I’ve done a lot of theater myself, and Ariadne auf Naxos initially struck me as having great theatrical potential.  Prior to seeing it at a summer festival in 1999, I read the synopsis, which indicated I’d be witnessing a head-on collision between the conventions of Italian Slapstick and Greek Tragedy.  I gleefully imagined all sorts of ensuing hilarity.  The performance began with a suitably madcap prologue that seemed to suggest that the opera proper would be a dynamic clash of worlds and styles.  By intermission, my interest was piqued.  Yet the overall tone of the evening’s second half was actually quite subdued and restrained.  Everything was very soothing and lovely in terms of music and design, but in some ways it felt like the prologue had never happened.

Well, yes.  I must say that I’ve mostly seen rather traditional productions as well; the type that you describe, with this very strong separation:  First Part.  Second Part.  All put on in a very "pretty" way.  You know: "Ah!  Isn’t it pretty?  Isn’t it lovely to look at?"  I don’t complain about that, you know.  I like that.  But it’s not all that’s in it.  You know?  There’s more to it.

Such as?

Well, I think that there is an aggressiveness that underlies it throughout.   It’s a real battle between commedia and tragedia.  That’s something that interests me very strongly:  that strong emotionality and tension between these two worlds.  Those are the aspects of it that I go for.

I also come from drama.  I do a lot of Shakespeare, and what is often mentioned as being so masterful about his work is the mingle/mangle between tragedy and comedy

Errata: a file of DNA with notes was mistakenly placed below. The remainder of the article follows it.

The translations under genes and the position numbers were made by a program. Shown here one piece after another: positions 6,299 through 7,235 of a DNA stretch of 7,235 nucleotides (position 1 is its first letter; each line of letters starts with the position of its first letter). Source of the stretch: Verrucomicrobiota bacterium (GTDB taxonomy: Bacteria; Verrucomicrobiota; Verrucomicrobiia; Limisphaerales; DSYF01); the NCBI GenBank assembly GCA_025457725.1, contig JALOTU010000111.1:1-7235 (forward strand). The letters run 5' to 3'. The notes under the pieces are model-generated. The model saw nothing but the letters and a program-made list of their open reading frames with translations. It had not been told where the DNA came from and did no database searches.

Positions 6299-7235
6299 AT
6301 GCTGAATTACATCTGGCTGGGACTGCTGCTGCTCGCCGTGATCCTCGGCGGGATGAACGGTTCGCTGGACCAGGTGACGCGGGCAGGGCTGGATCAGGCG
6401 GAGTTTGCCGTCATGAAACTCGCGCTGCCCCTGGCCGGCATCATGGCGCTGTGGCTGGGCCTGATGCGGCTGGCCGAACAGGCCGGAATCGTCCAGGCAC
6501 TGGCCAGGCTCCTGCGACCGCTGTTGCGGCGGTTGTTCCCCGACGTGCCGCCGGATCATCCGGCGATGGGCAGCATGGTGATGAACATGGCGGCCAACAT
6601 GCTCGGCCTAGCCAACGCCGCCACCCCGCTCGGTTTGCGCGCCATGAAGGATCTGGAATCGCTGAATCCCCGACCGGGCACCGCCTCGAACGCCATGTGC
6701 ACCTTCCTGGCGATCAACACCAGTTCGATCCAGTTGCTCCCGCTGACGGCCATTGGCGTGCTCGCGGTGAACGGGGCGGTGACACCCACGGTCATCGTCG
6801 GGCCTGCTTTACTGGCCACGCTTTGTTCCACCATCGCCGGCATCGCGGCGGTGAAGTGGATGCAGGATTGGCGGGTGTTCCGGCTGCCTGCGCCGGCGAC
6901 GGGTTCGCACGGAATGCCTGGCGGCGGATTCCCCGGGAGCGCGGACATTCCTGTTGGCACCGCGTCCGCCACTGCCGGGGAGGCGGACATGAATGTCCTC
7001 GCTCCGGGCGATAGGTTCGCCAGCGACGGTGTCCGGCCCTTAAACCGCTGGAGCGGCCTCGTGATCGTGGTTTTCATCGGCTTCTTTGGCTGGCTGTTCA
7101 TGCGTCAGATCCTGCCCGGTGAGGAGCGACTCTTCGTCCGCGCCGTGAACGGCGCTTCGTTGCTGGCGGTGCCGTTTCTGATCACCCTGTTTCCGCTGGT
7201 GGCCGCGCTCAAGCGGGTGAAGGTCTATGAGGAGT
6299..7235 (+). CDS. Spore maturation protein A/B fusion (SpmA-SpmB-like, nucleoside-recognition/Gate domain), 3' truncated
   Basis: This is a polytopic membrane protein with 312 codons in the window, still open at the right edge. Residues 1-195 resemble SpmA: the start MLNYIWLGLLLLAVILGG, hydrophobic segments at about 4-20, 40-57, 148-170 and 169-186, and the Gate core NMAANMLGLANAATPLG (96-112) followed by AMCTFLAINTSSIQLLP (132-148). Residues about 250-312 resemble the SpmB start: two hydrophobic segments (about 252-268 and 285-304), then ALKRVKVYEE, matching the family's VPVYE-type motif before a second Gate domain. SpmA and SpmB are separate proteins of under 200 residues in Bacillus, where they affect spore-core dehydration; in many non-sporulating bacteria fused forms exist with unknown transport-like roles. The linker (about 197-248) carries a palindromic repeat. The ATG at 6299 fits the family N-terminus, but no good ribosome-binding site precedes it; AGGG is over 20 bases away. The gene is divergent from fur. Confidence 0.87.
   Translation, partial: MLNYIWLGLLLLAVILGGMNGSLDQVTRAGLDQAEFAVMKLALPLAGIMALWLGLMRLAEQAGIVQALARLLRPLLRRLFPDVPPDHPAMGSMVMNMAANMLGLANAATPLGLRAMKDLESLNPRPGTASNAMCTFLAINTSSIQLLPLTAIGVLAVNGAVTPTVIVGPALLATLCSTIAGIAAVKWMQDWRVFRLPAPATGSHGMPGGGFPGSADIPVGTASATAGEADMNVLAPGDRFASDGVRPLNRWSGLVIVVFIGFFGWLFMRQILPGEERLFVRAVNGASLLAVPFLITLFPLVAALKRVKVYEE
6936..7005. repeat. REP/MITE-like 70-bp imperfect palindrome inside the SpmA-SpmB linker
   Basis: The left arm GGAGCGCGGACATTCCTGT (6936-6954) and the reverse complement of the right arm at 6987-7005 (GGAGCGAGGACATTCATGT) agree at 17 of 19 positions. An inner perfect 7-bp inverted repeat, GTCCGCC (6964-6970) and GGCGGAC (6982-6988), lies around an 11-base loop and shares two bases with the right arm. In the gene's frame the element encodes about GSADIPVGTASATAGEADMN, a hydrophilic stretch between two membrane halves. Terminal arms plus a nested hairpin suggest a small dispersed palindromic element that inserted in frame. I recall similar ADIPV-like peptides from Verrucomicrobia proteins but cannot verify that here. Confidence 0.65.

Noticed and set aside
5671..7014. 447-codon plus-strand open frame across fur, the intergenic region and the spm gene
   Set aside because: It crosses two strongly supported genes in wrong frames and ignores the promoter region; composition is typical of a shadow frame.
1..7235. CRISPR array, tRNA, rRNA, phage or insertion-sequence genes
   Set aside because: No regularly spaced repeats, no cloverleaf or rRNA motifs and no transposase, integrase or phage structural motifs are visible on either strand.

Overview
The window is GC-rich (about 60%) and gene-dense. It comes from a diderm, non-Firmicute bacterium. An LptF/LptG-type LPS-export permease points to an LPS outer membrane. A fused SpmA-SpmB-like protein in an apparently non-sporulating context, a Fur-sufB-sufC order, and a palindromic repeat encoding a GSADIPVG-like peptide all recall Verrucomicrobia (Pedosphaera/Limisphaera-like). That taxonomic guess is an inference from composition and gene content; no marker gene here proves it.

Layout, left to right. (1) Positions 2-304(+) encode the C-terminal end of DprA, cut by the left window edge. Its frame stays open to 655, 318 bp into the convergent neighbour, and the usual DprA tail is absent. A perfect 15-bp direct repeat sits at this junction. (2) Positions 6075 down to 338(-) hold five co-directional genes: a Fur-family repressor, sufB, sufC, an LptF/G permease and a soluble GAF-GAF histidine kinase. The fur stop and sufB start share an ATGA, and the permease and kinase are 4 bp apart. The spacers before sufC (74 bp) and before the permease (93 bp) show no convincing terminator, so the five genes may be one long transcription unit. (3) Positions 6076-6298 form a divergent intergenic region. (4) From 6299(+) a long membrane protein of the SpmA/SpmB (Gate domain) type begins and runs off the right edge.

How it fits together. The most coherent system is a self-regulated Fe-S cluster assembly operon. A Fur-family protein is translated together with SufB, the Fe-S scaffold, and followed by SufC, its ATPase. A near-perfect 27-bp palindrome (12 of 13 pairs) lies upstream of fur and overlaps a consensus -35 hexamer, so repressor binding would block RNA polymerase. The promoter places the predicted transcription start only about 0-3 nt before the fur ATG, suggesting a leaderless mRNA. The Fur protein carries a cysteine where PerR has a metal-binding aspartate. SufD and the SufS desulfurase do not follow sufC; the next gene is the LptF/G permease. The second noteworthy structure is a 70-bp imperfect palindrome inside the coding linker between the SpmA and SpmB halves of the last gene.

There’s so much variety in this work: a broad range of performance styles, multiple settings, competing subjects and characters.  Do you think that there is such a thing as "too much" variety?  That such diversity prevents the work from being a unified whole?  Or do you think this is a singular, albeit broad, piece that hopes to expand tastes and encourage us to embrace all forms of art?

I would say that last sentence of yours is quite well put.  It’s a sentiment that Hofmannsthal and Strauss would write their names over, you know.

You mentioned earlier that this was an opera with lots of conflict, tension, and underlying aggression.  There is this debate between the Composer and the commedia troupe, an ongoing battle between high art and the lowbrow.  Do you think that these conflicts reflect what was going on in the world of opera at the time it was composed?

Oh yes.  Definitely.  And also I think it had something to do with what was going on at the time in the world at large [1912].  It was such a time of turmoil.  I think it has very much to do with history as such and also with the history of theater at that time.  And that debate, that questioning, that battle was raging in the world just as it is portrayed in this opera.